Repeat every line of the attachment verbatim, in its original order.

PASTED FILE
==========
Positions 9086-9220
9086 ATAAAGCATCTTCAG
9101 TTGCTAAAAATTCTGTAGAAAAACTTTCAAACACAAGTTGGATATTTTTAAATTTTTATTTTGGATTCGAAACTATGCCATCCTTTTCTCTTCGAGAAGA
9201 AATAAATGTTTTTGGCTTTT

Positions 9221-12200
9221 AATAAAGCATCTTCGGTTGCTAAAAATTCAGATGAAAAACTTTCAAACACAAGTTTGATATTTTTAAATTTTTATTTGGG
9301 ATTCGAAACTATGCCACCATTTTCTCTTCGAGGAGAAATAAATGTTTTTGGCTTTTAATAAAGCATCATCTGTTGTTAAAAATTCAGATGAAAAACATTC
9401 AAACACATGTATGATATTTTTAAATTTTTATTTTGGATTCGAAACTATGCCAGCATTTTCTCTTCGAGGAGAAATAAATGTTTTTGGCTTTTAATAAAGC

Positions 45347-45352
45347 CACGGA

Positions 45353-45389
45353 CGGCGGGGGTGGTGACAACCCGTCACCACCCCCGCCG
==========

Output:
Positions 9086-9220
9086 ATAAAGCATCTTCAG
9101 TTGCTAAAAATTCTGTAGAAAAACTTTCAAACACAAGTTGGATATTTTTAAATTTTTATTTTGGATTCGAAACTATGCCATCCTTTTCTCTTCGAGAAGA
9201 AATAAATGTTTTTGGCTTTT

Positions 9221-12200
9221 AATAAAGCATCTTCGGTTGCTAAAAATTCAGATGAAAAACTTTCAAACACAAGTTTGATATTTTTAAATTTTTATTTGGG
9301 ATTCGAAACTATGCCACCATTTTCTCTTCGAGGAGAAATAAATGTTTTTGGCTTTTAATAAAGCATCATCTGTTGTTAAAAATTCAGATGAAAAACATTC
9401 AAACACATGTATGATATTTTTAAATTTTTATTTTGGATTCGAAACTATGCCAGCATTTTCTCTTCGAGGAGAAATAAATGTTTTTGGCTTTTAATAAAGC

Positions 45347-45352
45347 CACGGA

Positions 45353-45389
45353 CGGCGGGGGTGGTGACAACCCGTCACCACCCCCGCCG